Experts are predicting this flu season to be one of the worst in decades. In addition to the regular flu the novel H1N1 will again rear its ugly head. A flu outbreak affects more than individual’s health. Communities, schools and businesses will all be impacted by the virus.
Mary Capelli-Schellpfeffer, MD, medical director of Loyola University Health System Occupational Health Services, offers advice for how businesses can prepare and respond to the flu.
“An organization can be severely impacted by people coming to work when they’re sick. We know illness can spread from person to person causing entire work groups to be impacted. But less obvious is how job performance, organization, productivity, creativity and financial stability can all be affected,” Capelli-Schellpfeffer said in a news release.
Sickness can interrupt productivity by creating a distraction and causing both the infected person and coworkers to focus on the illness instead of their jobs. It can affect how outsiders, such as clients and customers, view the stability of the company as well.
“Encourage employees who are sick to use their sick time. Many don’t know they have it because they’ve never had to use it,” Capelli-Schellpfeffer said. “Make sure to plan ahead so if you have a deadline there are procedures in place – like how to work from home. By making small changes and preparing for illness we can protect each other and our businesses.”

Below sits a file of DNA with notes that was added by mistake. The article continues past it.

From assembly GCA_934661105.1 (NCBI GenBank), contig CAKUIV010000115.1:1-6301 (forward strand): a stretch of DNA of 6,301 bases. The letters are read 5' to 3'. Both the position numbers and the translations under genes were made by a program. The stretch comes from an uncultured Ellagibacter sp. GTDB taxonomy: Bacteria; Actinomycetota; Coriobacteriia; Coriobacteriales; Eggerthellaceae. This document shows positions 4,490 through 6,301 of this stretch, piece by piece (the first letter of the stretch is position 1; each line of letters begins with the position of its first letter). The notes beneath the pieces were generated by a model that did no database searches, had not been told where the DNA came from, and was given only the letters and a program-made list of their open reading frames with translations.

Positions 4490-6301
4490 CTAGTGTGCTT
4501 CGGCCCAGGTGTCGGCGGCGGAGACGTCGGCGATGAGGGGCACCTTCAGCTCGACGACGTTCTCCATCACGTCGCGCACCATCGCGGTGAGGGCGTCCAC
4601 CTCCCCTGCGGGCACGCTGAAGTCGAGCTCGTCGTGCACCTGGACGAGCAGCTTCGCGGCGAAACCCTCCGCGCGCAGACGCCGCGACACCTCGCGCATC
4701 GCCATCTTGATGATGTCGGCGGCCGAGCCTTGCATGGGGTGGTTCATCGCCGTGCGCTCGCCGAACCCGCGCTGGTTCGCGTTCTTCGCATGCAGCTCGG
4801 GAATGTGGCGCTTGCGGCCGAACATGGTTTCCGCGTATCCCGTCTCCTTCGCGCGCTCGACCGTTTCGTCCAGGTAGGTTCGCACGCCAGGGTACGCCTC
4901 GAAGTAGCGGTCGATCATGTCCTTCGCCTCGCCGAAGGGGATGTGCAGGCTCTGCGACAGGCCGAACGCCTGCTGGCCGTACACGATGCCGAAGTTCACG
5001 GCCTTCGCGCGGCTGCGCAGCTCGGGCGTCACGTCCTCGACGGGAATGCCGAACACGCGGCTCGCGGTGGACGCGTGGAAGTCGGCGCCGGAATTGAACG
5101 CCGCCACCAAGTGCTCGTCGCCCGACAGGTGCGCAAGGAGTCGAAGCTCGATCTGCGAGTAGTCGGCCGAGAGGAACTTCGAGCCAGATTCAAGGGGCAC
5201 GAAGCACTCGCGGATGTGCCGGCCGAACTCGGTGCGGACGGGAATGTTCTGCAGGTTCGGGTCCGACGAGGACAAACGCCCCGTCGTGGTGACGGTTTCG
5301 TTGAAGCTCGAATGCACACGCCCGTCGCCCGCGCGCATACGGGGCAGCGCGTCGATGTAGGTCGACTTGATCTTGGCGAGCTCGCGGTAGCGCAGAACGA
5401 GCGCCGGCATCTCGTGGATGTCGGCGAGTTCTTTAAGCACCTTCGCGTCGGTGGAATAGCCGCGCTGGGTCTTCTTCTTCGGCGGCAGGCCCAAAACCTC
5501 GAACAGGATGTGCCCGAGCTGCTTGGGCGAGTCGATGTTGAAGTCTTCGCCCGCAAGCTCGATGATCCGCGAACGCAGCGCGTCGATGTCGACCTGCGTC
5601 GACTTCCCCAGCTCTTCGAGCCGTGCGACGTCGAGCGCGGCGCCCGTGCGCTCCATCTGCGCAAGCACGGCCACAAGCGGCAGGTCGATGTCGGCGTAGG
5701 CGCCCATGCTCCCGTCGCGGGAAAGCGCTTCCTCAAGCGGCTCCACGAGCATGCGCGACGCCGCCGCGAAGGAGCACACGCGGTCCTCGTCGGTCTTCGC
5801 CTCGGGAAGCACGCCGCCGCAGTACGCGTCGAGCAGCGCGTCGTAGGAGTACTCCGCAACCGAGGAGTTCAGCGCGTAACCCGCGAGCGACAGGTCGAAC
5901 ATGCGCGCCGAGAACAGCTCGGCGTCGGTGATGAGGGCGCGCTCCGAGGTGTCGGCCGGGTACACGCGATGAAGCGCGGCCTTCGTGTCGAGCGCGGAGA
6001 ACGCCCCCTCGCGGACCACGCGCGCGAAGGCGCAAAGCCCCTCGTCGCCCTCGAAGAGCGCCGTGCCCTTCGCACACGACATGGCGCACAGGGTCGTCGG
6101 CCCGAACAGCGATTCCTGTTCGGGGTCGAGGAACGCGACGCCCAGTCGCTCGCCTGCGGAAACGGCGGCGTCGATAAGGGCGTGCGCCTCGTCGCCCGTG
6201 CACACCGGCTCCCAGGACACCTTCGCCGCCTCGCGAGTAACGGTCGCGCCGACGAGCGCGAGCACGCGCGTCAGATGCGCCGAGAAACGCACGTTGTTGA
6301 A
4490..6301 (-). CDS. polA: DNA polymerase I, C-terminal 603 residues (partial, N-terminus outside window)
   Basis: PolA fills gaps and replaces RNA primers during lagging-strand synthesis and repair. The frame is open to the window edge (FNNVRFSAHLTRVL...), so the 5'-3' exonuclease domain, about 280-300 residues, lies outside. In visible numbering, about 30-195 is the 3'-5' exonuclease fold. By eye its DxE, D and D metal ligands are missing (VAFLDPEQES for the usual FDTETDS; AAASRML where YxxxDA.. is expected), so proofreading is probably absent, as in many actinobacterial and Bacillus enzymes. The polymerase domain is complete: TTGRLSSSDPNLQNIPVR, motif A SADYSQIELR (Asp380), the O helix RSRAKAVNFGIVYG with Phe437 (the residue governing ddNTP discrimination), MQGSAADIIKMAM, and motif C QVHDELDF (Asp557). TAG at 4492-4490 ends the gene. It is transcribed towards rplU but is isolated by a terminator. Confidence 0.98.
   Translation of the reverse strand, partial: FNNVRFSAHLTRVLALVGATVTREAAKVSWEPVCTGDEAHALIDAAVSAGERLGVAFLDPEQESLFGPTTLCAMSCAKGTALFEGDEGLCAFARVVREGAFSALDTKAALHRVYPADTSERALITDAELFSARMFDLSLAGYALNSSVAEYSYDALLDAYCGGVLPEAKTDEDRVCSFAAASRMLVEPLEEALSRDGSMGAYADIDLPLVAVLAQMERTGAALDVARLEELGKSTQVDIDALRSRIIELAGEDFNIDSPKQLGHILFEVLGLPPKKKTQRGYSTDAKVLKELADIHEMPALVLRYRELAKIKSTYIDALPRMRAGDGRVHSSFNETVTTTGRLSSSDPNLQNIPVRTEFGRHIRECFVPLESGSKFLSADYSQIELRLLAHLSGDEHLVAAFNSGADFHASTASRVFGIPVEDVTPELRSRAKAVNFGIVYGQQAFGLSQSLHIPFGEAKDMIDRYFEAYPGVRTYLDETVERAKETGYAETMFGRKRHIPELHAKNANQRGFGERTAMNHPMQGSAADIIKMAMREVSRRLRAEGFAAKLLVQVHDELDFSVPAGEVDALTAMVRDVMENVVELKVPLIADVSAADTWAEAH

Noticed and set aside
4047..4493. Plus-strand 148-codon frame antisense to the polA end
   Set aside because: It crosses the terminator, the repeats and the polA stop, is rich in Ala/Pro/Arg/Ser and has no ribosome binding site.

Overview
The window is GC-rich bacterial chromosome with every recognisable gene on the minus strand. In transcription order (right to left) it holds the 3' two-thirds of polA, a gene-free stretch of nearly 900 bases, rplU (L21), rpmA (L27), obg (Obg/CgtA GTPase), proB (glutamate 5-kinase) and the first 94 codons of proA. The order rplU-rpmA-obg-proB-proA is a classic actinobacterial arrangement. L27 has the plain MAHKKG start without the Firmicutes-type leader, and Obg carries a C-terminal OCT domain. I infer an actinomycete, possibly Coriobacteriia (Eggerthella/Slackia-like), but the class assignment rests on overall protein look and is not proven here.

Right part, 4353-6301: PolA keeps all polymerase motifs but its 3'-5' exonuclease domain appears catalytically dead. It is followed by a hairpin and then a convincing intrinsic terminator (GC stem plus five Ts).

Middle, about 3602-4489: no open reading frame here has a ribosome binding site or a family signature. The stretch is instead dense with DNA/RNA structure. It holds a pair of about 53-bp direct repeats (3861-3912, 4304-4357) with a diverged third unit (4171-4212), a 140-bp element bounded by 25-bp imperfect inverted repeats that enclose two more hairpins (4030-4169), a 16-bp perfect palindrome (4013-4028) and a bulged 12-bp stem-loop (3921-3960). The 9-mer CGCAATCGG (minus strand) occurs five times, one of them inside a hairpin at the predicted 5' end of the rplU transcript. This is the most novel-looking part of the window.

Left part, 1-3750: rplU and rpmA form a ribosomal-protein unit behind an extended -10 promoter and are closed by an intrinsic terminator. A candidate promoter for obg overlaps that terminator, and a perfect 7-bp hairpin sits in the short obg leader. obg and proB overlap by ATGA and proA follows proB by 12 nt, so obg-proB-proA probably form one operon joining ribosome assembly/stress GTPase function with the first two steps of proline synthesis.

People often think because they wash their hands or take over-the-counter medications, they aren’t spreading the illness. Not so.
“Just being in a room and breathing when a person is sick can spread the illness, not to mention coughing and sneezing. If you’re sick you shouldn’t be in the workplace. It interrupts business and puts others at risk of infection,” Capelli-Schellpfeffer said.
To prepare and protect your business from a flu outbreak Capelli-Schellpfeffer offers the following four tips:
1. Communicate your policy on attendance when sick. Make sure employees are aware of the company’s attendance policy and identify a point person for questions. Give examples to illustrate when employees should stay home due to sickness.
2. Prepare for unexpected absences. With schools and daycares closing many parents are forced to leave work to care for their children. Sick employees also should be sent home to avoid spreading disease. This results in difficulties with staffing. Be sure your company has a plan in place to meet staffing needs if affected.
3. Good housekeeping equals good health. Regular surface cleaning minimizes germ exposure. Eliminate clutter on counters, especially around sinks and food preparation areas, to ease the job of wiping down these often germ-filled areas and promote quick drying.
4. Focus your company’s culture on health. This includes having a prevention program that offers annual flu shots, informs employees about ways to stay healthy and what to do to avoid infectious illness. Also, find prominent places to hang posters that remind people to wash their hands before meals, after sneezing or coughing, and when moving between tasks.
“While news cycles and the public’s attention span about the flu rises and wanes, the flu is not going away,” Capelli-Schellpfeffer said. “Though there is a cost involved in promoting wellness, it is small in comparison to the pricey hit companies take when their workforce is impaired by illness. A flu shot program is an investment that yields big returns for businesses.”